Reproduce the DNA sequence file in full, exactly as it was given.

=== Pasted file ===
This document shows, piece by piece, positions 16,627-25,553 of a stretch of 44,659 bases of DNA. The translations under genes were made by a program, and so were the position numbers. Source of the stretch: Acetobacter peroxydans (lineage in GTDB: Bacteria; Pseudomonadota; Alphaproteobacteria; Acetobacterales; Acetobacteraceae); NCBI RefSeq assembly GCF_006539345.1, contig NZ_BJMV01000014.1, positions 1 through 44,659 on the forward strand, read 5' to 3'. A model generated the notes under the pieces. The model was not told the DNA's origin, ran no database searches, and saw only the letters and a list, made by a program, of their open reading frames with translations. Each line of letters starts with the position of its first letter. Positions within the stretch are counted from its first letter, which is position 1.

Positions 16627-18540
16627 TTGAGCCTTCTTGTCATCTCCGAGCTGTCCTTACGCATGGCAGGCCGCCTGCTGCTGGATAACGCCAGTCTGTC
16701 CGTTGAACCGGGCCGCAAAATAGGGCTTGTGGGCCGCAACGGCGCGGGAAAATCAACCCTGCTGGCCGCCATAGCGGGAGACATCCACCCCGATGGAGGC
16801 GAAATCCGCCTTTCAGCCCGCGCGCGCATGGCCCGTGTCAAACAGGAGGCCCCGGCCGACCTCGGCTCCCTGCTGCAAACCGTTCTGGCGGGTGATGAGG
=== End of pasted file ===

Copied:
This document shows, piece by piece, positions 16,627-25,553 of a stretch of 44,659 bases of DNA. The translations under genes were made by a program, and so were the position numbers. Source of the stretch: Acetobacter peroxydans (lineage in GTDB: Bacteria; Pseudomonadota; Alphaproteobacteria; Acetobacterales; Acetobacteraceae); NCBI RefSeq assembly GCF_006539345.1, contig NZ_BJMV01000014.1, positions 1 through 44,659 on the forward strand, read 5' to 3'. A model generated the notes under the pieces. The model was not told the DNA's origin, ran no database searches, and saw only the letters and a list, made by a program, of their open reading frames with translations. Each line of letters starts with the position of its first letter. Positions within the stretch are counted from its first letter, which is position 1.

Positions 16627-18540
16627 TTGAGCCTTCTTGTCATCTCCGAGCTGTCCTTACGCATGGCAGGCCGCCTGCTGCTGGATAACGCCAGTCTGTC
16701 CGTTGAACCGGGCCGCAAAATAGGGCTTGTGGGCCGCAACGGCGCGGGAAAATCAACCCTGCTGGCCGCCATAGCGGGAGACATCCACCCCGATGGAGGC
16801 GAAATCCGCCTTTCAGCCCGCGCGCGCATGGCCCGTGTCAAACAGGAGGCCCCGGCCGACCTCGGCTCCCTGCTGCAAACCGTTCTGGCGGGTGATGAGG